• Gag grouper season opens in 4 counties Sept. 1

    From FWC News

    The Gulf of Mexico gag grouper recreational season in state waters off Franklin, Wakulla, Jefferson and Taylor counties will be open for harvest Sept. 1 through Dec. 31.
    The season for all other Gulf state and federal waters is June 1 through Dec. 31.
    The minimum size limit for gag grouper is 24 inches total length and the daily bag limit is two fish per harvester within the four fish aggregate bag limit. Charter captains and crew have a zero bag limit.

  • Birding at the refuge

    Special to The News
    I got down to St. Marks National Wildlife Refuge on Friday, Aug. 16 just before 6 a.m. I spent a little time walking along Lighthouse Road at the Double Bridges and near the Double Dikes. There was a full moon, but a high fog and mixed clouds obscured it.
    Every now and then a thunderhead hidden in the murky sky in the southeast would light up and send out rumbling thunder.

  • Triggers: curved and flat


    I never thought much about triggers. Except, of course, that you keep your finger off the trigger until you are ready to shoot. When the range is “hot” and your gun’s barrel is pointed safely downrange, then you can take your finger off the frame of the gun, place it on the trigger and shoot at the target.
    Once in a while, I’d notice that the trigger was uncomfortable. Some triggers have sharp edges. Otherwise, a trigger is a trigger, right?
    Apparently, not so.

  • Underwater Wakulla

    By Gregg Stanton

  • Why a woman wants a woman trainer


    “I want you to show me how to shoot my .22,” she says.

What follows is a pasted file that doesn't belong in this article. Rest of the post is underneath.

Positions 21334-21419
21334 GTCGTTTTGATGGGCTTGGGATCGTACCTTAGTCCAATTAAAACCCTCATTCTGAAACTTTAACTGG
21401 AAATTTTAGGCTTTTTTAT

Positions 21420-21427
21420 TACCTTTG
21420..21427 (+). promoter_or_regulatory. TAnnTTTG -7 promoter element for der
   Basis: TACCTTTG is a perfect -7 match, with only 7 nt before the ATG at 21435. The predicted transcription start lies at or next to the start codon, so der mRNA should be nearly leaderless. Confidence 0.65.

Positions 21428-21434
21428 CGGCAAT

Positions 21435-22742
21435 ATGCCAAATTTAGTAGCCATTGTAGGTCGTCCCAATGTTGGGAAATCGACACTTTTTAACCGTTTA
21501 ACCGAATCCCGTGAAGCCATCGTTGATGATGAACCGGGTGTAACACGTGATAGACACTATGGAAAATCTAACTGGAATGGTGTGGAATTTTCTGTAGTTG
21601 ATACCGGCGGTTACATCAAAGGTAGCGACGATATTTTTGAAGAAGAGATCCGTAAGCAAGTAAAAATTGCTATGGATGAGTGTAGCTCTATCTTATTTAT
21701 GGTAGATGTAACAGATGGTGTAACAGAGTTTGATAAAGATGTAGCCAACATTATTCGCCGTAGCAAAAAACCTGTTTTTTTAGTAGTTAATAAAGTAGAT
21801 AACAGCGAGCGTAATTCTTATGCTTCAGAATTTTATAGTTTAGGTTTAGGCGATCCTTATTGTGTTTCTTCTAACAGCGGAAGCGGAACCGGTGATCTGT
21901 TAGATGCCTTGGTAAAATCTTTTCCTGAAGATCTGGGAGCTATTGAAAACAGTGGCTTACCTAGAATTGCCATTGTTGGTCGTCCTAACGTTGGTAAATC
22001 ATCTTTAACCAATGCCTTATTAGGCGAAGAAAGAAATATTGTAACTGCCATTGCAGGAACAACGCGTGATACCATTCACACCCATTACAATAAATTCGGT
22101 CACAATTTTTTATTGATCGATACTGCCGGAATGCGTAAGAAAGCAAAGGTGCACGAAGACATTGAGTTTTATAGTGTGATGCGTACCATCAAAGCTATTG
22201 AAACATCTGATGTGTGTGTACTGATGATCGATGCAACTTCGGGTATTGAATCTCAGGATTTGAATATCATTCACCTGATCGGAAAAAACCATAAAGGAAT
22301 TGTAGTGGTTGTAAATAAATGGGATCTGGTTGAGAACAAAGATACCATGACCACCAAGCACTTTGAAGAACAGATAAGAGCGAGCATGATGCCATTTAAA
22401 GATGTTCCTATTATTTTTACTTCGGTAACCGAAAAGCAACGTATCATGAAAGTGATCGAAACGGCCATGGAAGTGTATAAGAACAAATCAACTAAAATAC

“Why?” I want to know. After all, her husband says he grew up shooting.
    “Because I want a woman to teach me,” she answers.
    Yikes. Who do you trust more than your spouse? Or an officer who’s been shooting for years, even decades?
    “My husband gets frustrated with me. Then he yells. I know you won’t yell at me, even if I’m doing something stupid.”

  • FWC Law Enforcement report

    From FWC News

    Some of the cases handled by the Fish and Wildlife Conservation Commission Law Enforcement during July 19 to 25.
    (There were no cases reported for Wakulla County.)

  • Underwater Wakulla- August 15, 2019

    Prelude to Panic.

    Adventure underwater is an awesome attraction to young and old alike. Breathing underwater differs from the terrestrial experience, a condition that few others can compare. Where else can you fly without wings, visit new and strange life forms and take home supper all at the same time. Granted, it took a few weeks of training, and the purchase or rental of life support equipment to enable you to visit this new realm, but what could possibly go wrong?

  • Lionfish challenge update

    From FWC News

    The Lionfish Challenge rewards lionfish harvesters with prizes for their lionfish removals.
    This year, participants who submit the largest and smallest lionfish may be eligible to receive up to $3,000 in cash prizes.
    As of last week:
    •  304 people have registered.
    • 127 people have submitted lionfish (113 recreational, 14 commercial).
    • 15,367 lionfish removed.
    • 51 checkpoints for recreational participant submissions.

  • Underwater Wakulla


    In the past most if not all recreational scuba diving certifying agencies would not allow persons with type I or type II diabetes get their open water scuba certification.

  • Gull-billed tern chick adopted by black skimmers

    From Florida Shorebird Alliance

    Nassau Sound Islands Critical Wildlife Area, located in Little Talbot Island State Park, had an extraordinary nesting season this year with the first record of successful black skimmer nesting since 2012. This CWA protects multiple species including gull-billed terns and black skimmers nesting on a small corner of the sand spit on the north end of the park.